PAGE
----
Thursday, July 22, 2021

“Pervasive,” “ubiquitous,” “extremely high”: New data reveal the extent of the invasion of Black homes by family policing agencies.

It’s even worse than previous research suggested (and it’s not great for white kids either). 

Graphic from Frank Edwards, et. al., "Contact with Child Protective Services is pervasive but unequally distributed by race
 and ethnicity in large U.S. Counties" (Proceedings of the National Academy of Sciences, July 27, 2021).

By now, people working in “child welfare” know, or at least should know, of the national study published in 2017 which revealed that about one-third of all children and more than half of Black children will be forced to endure a child abuse investigation at some point during their childhoods.  Earlier this year, a California study produced similar results. 

But, at least when it comes to most of America’s largest counties, these data underestimate the problem.  A new study of data from America’s 20 largest counties (with the five counties of New York City counted as one) reveals a system that is arbitrary, capricious, cruel and very, very racist. 

The study reveals an infrastructure of surveillance of families – especially nonwhite families -- that is, in the words of the study authors “pervasive” “ubiquitous” and "extremely high."  

The data tell us that, step by step, brick by brick over more than half a century America has built a monstrous machine inflicting state-sanctioned emotional child abuse on a huge proportion of nonwhite children. 

For example: The study estimates that in Los Angeles County, 72% of all Black children – seventy-two percent – will be forced to endure a child abuse investigation during the course of their childhoods.  Neither this, nor the previous studies, provides data specific to income, but of course, we know that the widespread confusion of poverty with neglect means we’re talking almost exclusively about impoverished families.  So if 72% of all Black children in L.A. must endure this, imagine how rare it is to avoid this trauma if you’re poor and Black. 

Riverside County and San Bernardino Counties, next door to L.A., are nearly as bad.  So are Wayne County, Michigan (metropolitan Detroit), San Diego County, California, Clark County, Nevada (metropolitan Las Vegas) Middlesex County, Massachusetts (suburban Boston) and Maricopa County, Arizona (metropolitan Phoenix).  In none of America’s 20 largest counties does the percentage of Black children enduring a child abuse investigation fall below 40 percent.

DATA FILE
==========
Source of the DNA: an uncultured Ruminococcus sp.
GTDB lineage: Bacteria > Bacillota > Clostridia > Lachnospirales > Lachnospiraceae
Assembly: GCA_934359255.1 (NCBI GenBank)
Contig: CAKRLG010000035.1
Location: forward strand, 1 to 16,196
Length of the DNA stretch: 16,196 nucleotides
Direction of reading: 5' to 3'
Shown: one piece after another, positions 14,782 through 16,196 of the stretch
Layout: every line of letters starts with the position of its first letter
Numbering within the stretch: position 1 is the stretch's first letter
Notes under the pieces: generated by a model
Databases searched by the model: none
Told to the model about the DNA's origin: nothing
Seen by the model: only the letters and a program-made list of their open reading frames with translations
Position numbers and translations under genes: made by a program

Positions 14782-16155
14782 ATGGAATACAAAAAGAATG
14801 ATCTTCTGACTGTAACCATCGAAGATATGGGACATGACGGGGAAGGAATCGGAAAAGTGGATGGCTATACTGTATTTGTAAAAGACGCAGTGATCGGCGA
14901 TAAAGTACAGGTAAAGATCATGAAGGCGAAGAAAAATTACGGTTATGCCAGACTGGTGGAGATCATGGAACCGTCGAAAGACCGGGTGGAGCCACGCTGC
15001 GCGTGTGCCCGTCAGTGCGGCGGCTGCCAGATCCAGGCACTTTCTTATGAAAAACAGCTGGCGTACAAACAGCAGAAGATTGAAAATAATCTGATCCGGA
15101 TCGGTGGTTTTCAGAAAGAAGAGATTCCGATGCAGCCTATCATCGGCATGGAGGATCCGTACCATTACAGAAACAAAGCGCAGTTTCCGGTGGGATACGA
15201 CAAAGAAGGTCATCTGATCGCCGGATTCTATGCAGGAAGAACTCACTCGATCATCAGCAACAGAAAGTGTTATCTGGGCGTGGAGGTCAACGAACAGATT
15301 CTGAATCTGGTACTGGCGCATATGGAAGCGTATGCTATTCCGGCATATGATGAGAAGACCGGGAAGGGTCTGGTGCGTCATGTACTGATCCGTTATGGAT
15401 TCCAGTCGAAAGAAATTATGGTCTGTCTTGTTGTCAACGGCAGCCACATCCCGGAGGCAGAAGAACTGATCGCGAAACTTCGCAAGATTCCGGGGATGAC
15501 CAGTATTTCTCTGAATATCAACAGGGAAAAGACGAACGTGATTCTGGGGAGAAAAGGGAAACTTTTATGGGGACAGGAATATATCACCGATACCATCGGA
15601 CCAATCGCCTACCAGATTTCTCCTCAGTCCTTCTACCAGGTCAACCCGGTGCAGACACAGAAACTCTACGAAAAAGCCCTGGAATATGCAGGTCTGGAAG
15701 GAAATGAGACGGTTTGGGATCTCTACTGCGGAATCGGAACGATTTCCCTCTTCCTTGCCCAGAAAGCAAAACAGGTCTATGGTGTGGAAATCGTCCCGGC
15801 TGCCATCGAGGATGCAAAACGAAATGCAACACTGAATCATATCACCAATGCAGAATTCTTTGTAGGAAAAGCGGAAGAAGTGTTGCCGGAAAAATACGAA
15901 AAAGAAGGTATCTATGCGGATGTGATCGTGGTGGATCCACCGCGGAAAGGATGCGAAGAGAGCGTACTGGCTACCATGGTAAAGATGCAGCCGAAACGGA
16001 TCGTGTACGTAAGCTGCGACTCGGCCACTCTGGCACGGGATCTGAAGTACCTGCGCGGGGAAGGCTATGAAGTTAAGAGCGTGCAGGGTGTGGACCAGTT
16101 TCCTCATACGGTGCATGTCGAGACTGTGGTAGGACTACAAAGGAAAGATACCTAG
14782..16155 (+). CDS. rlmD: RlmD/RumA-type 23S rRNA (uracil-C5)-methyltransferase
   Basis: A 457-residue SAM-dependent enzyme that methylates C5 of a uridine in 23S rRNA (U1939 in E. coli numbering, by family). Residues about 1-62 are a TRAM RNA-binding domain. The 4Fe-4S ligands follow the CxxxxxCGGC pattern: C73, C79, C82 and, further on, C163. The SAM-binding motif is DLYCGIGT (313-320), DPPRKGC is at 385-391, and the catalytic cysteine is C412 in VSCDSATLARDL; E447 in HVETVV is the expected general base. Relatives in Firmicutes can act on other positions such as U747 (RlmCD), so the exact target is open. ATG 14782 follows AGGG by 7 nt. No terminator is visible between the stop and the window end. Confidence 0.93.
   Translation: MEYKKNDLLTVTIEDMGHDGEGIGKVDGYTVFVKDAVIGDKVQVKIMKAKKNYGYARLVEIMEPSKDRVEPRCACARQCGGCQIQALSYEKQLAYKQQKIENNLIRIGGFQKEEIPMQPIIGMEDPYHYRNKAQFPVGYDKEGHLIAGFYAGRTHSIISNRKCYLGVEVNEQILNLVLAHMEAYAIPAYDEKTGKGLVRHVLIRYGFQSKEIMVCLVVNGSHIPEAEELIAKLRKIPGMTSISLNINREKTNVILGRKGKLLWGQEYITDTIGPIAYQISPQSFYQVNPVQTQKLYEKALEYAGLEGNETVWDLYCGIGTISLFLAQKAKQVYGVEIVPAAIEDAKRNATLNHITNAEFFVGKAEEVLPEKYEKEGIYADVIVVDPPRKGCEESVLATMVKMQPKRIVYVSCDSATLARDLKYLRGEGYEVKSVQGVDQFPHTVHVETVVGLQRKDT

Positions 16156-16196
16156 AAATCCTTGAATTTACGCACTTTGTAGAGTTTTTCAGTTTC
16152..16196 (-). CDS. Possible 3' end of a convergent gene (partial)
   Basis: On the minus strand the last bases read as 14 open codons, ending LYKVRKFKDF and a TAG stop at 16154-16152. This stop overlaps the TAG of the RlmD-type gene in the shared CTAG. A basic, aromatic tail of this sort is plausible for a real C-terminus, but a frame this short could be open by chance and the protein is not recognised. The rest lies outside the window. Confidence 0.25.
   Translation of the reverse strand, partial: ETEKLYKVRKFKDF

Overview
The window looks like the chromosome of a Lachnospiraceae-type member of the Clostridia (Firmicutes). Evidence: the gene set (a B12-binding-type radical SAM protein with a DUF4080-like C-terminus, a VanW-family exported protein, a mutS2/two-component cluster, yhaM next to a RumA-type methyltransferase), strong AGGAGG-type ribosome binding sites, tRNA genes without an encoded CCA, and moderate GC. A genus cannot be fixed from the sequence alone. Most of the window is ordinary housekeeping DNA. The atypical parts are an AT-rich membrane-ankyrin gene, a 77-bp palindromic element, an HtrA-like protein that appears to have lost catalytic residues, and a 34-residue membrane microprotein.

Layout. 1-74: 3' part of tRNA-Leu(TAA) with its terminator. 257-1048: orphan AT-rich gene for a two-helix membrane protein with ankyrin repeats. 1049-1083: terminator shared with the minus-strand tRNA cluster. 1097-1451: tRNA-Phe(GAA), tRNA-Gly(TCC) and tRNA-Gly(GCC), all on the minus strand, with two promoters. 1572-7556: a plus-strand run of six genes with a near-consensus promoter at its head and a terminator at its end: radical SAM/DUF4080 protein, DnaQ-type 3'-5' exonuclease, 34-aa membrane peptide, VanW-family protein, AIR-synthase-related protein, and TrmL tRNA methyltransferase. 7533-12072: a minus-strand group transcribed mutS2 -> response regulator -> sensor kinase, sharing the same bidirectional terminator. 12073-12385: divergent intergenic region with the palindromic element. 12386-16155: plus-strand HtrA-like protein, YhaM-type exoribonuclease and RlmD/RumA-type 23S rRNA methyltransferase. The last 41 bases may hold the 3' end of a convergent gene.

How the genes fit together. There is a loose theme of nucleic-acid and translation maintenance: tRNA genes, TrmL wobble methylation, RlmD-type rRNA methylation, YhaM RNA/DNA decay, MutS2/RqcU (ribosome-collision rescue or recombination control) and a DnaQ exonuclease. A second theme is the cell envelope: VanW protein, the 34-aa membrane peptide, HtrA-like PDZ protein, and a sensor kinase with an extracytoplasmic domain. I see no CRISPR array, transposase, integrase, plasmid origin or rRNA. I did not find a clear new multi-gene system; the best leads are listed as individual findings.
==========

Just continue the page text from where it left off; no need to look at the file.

Phoenix and Los Angeles are also #1 and #2 respectively among America’s largest cities in NCCPR’s calculation on overall rates of tearing apart families and consigning children to the chaos of foster care over the course of a year. 

In none of these giant metropolitan areas does the proportion of Black children forced to endure a child abuse investigation fall below 41 percent.  Even for white children, in all but three of these counties, more than 20% will have to endure a child abuse investigation. 

Yes, an investigation is a big deal 

Before going further into the data, I want to pause here to respond to anyone thinking: Well, an investigation is no big deal, they’re just social workers knocking on the door to offer help Indeed, some weird comments made by one of the researchers, discussed below, suggests he may believe that.  But just to set the record straight, this story from The New Yorker gives some idea of what it’s really like: 

You will hear a knock on the door, often late at night. You don’t have to open it, but if you don’t the caseworker outside may come back with the police. The caseworker will tell you you’re being investigated for abusing or neglecting your children. She will tell you to wake them up and tell them to take clothes off so she can check their bodies for bruises and marks.   

You must be as calm and deferential as possible. However disrespectful and invasive she is, whatever awful things she accuses you of, you must remember that child protection has the power to remove your kids at any time if it believes them to be in danger. … If you get angry, your anger may be taken as a sign of mental instability, especially if the caseworker herself feels threatened. 

You may never find out who reported you. If your child has been hurt, his teacher or doctor may have called the state child-abuse hotline, not wanting to assume, as she might in a richer neighborhood, that it was an accident. But it could also have been a neighbor who heard yelling, or an ex-boyfriend who wants to get back at you, or someone who thinks you drink too much or simply doesn’t like you. People know that a call to the hotline is an easy way to blow up your life. [Emphasis added.] 

On one of the incredibly rare occasions when this actually happened to a white, middle-class foster parent, it sparked days of outraged news stories and demands for action from a state legislator.  The fact that this will happen to almost every impoverished Black child in the City of Los Angeles, almost every impoverished Black child in the City of Phoenix, and more than half of Black children nationwide somehow doesn’t provoke the same response.